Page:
MOP Techniques

MOP Techniques

MOP making differs in techniques between Syria and Palestine.

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Mother-of-pearl is the designation commonly given to the pearly inner layer of some molluscs.  This layer, typically relatively thin, occurs in the shells of some, not all, animals of three classes of molluscs -- Gastropoda,  Bivalvia (=Pelecypoda) and Cephalopoda.   It consists primarily of calcium carbonate (CaCO3), typically aragonite (+ minor calcite), and an organic matrix plus or minus up to two per cent water.  Special attention is directed to the fine electron micrographs of the structure of molluscan nacre.

Compiled by Bathurst (1971) and by Carter (1980a).

Several colors that frequently exhibit a rainbow-like iridescence ("play of colors") -- i.e., much of it exhibits an attractive apparently moving multicolored appearance when surfaces are viewed as the angle of incident light is varied.  This is the characteristic responsible for mother-of-pearl's wide utilization in jewelry and decorative pieces.
OTHER NAMES:  Mother-of-pearl is frequently referred to by the name of the mollusc shell from which it is derived.  A few of those names along with a few other designations follow:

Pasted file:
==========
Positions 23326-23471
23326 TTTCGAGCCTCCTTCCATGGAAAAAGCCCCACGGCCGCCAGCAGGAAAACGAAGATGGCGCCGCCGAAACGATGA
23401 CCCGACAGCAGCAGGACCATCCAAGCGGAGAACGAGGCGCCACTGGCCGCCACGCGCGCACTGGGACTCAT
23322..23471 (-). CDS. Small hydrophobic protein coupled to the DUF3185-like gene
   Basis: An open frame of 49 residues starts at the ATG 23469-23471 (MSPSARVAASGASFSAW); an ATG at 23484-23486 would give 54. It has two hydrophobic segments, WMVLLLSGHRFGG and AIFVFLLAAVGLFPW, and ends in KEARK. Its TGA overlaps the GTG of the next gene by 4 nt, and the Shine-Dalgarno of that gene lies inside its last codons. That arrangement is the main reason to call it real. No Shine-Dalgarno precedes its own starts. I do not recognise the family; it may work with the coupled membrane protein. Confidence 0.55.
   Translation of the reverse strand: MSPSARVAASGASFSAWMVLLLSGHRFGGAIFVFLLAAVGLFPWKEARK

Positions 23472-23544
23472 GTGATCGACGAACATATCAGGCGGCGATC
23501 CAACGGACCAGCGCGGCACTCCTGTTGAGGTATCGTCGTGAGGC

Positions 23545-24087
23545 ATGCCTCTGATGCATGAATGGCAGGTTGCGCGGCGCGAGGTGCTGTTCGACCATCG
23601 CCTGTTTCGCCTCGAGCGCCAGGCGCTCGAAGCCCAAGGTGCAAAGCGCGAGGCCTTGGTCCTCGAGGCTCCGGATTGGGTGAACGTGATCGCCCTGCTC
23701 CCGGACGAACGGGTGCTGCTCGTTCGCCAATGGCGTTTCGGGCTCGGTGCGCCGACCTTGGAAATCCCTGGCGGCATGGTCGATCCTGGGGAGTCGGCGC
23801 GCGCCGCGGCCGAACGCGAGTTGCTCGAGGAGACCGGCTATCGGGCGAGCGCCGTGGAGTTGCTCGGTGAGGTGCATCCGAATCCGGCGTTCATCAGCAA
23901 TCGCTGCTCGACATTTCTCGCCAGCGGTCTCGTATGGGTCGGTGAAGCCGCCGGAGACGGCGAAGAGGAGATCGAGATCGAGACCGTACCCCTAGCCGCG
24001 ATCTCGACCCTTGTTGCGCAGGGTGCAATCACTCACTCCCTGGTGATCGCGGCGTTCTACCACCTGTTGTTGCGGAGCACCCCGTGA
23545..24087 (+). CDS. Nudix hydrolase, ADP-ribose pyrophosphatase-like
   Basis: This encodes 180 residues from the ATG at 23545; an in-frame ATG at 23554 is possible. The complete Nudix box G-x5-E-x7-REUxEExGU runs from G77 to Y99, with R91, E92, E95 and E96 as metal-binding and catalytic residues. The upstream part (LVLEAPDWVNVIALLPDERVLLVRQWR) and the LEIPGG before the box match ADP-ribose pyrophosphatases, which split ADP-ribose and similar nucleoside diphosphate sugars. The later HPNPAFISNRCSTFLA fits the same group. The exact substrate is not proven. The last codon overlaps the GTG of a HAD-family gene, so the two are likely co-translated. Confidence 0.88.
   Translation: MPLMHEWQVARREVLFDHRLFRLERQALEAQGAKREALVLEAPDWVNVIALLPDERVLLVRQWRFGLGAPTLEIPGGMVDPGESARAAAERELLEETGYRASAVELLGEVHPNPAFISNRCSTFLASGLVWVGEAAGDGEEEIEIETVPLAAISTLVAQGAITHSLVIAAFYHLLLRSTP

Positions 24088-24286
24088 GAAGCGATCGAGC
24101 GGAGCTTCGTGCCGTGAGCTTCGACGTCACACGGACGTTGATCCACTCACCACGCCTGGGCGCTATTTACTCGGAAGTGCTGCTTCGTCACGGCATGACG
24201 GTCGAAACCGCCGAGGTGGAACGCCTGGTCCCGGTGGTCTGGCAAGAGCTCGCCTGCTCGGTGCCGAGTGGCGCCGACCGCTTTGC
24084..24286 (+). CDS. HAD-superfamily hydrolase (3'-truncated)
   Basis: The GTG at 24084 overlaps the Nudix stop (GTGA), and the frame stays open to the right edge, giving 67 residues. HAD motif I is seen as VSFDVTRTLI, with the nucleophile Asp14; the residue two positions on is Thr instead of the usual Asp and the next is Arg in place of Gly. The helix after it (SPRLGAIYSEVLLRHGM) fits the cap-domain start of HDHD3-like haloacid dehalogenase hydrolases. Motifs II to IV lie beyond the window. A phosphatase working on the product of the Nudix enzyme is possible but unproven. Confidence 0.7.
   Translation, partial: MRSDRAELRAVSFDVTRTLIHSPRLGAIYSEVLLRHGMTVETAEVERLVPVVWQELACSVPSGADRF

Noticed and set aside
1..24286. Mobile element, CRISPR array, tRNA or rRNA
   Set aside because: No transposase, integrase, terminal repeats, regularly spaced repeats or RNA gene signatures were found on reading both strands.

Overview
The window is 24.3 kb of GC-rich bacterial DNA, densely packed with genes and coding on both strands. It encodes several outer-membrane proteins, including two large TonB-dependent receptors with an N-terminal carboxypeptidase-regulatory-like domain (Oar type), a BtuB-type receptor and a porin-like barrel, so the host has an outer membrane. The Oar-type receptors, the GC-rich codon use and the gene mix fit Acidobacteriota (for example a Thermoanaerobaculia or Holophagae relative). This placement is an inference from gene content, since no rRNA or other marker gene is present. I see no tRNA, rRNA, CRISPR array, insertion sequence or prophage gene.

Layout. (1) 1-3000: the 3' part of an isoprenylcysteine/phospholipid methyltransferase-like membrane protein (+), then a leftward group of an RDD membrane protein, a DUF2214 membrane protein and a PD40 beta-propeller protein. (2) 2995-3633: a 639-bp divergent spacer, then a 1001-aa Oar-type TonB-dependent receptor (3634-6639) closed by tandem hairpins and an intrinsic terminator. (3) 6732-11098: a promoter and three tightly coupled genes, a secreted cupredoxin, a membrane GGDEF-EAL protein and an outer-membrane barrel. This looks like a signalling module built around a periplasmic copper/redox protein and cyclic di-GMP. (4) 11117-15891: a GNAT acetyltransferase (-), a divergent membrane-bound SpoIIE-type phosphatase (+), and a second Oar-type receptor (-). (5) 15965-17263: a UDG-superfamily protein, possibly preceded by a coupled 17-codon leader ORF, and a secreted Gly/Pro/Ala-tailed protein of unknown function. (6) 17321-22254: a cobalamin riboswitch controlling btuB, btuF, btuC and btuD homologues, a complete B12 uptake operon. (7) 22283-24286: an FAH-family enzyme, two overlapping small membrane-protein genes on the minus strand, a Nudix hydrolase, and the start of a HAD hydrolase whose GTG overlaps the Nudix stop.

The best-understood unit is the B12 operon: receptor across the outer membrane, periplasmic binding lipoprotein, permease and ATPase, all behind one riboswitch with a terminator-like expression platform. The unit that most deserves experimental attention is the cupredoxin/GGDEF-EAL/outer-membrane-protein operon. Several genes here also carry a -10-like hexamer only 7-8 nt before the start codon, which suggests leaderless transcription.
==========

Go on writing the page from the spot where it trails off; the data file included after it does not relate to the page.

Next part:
• abalone - This designation -- the name of the gastropod from which a large percentage of mother-of-pearl is recovered --is used rather frequently as a noun in lieu of mother-of-pearl.
• awabi - This Japanese term for abalone is applied rather widely both to mother-of-pearl and the meat from these gastropods.
• Burmese shell - name given to a mother-of-pearl shell (otherwise not identified) from the sea around the Mergui archipelago (Webster, 1975, p. 505)
• Manila shell - name given to a mother-of-pearl shell (otherwise not identified) from the Philippines (Webster, 1975, p. 505)
• nacre - a frequently used synonym for mother-of-pearl.
• Normans (or Norman shell) - name once applied to abalone and other mother-of-pearl (O.E.D.).
• osmena pearl  -  term applied to  the nacreous layer of chambered nautilus shells (e.g., that used as veneer on boxes) and, unfortunately sometimes marketed as blister pearls from the nautilus.
• paua -  designation widely applied to an abalone (Haliotis iris) that occurs sporadically in the ocean around New Zealand (and the Phillippines?). 
• rainbow abalone - name sometimes applied to paua shells and the nacre derived from them.
• sea ear (or ear shell) - name sometimes applied to abalone shells and the nacre derived from them.
• sea opal - name sometimes applied to abalone because the iridescence of its mother-of-pearl resembles opalescence.
• sedef - name given mother-of-pearl in Anatolia (Asia Minor).

1. Soak your shells in equal parts of bleach and water or vinegar and water to remove the scent of the sea.
2. Remove the mother-of-pearl, also known as nacre, from the inner surface of the shell by scooping it out with a fine knife.

  • Mother of Pearl Video      = Making of Mother of pearl unique items is hard work but gives marvelous results

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